113 votes

Why is there no process in the United States to remove and re-elect the President?

One of the main reasons was that the President - even now, never mind in Founding Fathers' time - is not the "head of government", the way Prime Ministers are in Parliamentary systems. The President ...
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113 votes

Does the Constitution allow a woman to be President of the United States?

When the US Constitution was written, "he", "him" and similar were used to refer to all persons regardless of sex. Per Lexico (which claims to use the Oxford English Dictionary as ...
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  • 3,975
112 votes
Accepted

What does Kanye (Ye) West actually mean by "Abolish the 13th Amendment"?

He seems to have meant amending it (quote below) to remove the clause permitting slavery and forced labour as punishment for a crime. So let us ask this possibly dicey question: What, exactly, was ...
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  • 18.1k
93 votes

Can a US President declare a "State of Emergency"?

The USA is in a state of emergency, and has been since the terrorist attacks of 9/11/2001. The state of emergency was declared by former President G. W. Bush: Proclamation 7463—Declaration of ...
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  • 700
85 votes
Accepted

Does this argument against healthcare as a right not apply to a "speedy and public trial"?

One difference is that the trial (and, behind it, criminal prosecution and legal punishment) is something the state is organising for its own purpose in the first place. The right to a speedy trial is ...
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  • 29.7k
84 votes
Accepted

Why does the government not introduce an amendment to the constitution to allow abortion?

Because it likely wouldn't get passed. In order for a Constitutional amendment to be passed, it currently needs 38 state legislatures to support it. For practical purposes, it also needs ...
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  • 22.8k
83 votes

Does the Constitution allow a woman to be President of the United States?

Male pronouns can be found all over the constitution. I look at Article I, Section 3: No person shall be a Senator who shall not have attained to the age of thirty years, and been nine years a ...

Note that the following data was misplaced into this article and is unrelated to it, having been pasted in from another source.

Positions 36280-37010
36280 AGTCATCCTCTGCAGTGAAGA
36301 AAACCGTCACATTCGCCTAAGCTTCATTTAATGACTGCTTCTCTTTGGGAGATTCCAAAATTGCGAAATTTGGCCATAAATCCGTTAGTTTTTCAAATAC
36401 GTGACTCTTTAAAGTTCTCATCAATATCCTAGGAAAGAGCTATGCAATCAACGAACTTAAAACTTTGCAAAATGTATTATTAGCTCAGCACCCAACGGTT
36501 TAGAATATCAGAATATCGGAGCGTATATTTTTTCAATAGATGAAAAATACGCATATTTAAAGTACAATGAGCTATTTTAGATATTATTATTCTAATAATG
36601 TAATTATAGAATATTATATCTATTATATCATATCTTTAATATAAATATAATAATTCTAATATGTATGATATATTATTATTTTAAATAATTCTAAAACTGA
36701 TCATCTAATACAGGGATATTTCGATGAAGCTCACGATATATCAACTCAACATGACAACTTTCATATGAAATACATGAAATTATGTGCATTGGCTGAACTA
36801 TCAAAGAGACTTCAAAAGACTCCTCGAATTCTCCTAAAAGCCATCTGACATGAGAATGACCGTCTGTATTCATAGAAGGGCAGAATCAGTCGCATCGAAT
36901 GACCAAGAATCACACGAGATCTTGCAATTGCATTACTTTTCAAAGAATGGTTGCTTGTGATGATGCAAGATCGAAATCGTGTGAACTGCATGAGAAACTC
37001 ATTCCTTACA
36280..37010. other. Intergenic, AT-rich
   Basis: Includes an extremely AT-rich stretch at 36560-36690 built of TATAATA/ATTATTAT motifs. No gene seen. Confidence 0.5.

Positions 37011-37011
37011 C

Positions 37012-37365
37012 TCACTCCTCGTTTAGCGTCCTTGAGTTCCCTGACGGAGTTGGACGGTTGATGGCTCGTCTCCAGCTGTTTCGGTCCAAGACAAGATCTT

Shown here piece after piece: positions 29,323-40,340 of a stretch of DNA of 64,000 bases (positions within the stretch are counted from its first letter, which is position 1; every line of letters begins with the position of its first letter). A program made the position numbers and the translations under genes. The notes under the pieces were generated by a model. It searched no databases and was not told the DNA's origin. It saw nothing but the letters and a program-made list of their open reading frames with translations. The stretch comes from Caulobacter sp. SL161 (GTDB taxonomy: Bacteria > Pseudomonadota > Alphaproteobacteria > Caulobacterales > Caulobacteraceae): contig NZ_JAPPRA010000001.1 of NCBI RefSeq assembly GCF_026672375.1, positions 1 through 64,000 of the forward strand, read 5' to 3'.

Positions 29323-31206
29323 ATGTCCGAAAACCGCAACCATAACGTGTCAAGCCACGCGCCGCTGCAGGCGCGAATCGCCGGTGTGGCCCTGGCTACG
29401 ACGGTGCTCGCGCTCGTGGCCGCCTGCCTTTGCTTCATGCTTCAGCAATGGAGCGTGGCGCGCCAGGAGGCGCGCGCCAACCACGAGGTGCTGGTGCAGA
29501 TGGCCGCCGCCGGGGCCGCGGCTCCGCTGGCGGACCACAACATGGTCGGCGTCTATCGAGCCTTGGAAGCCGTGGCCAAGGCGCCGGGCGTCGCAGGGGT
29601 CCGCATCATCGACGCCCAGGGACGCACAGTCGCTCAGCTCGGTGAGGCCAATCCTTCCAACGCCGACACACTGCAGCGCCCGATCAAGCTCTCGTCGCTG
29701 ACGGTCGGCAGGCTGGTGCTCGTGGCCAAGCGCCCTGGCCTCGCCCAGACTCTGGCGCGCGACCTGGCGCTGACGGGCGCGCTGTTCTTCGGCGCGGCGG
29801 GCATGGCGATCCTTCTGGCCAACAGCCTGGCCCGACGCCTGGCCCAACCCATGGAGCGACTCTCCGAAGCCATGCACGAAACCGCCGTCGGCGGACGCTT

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  • 27.7k
83 votes
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What is the political reason for the U.S. House to adopt a resolution that essentially reaffirms the Constitution?

My naive understanding (correct me if I'm wrong) is that the Constitution is already the supreme law and nothing can be above it, nor Congress Resolutions. If anyone acts against the Constitution, it ...
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  • 52.8k
74 votes
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A new proposal suggests subdividing Washington D.C. into 127 new states so that they can change the Constitution at will. Is this possible?

It looks to me as if the Harvard Law Review is engaging in a rather laboured joke, in the spirit of Swift's A Modest Proposal. To be more precise, it seems to be a satire on the temptation to change ...
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  • 5,697
70 votes

Why are separate bathrooms for men and women not in violation of the rejection of "separate but equal"?

The constitution does not say anything about 'separate but equal', for or against, directly. So the easy answer is that separate bathrooms are not a violation because you can't violate something that ...
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  • 6,866
68 votes
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Is the National Popular Vote Interstate Compact constitutional?

The interstate State Compact, if it ever was implemented by states representing 270 or more electors would almost certainly be tested in court. Until it is tested in the Supreme court, nobody can ...
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  • 92.7k
62 votes
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Did any of the founding fathers anticipate Lysander Spooner's criticism of the constitution?

Benjamin Franklin seems to have anticipated Spooner's argument. When asked what he and his associates had created, Franklin replied, A republic, madam, if you can keep it. The point being that in ...
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  • 1,349
60 votes

Does the Constitution allow a woman to be President of the United States?

A definitive interpretation of the constitution can only come from the Supreme Court in the US. The court has not ruled on this. However Supreme court justicies have given their interpretation of the ...
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  • 92.7k
57 votes
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Why didn't Barack Obama try to force the Senate to hold hearings on SCOTUS nominee Merrick Garland?

In short: separation of (coequal) powers means the President can't order any such thing of Congress. Congress does as it wills, and the constitution has very little to say about whether it does its ...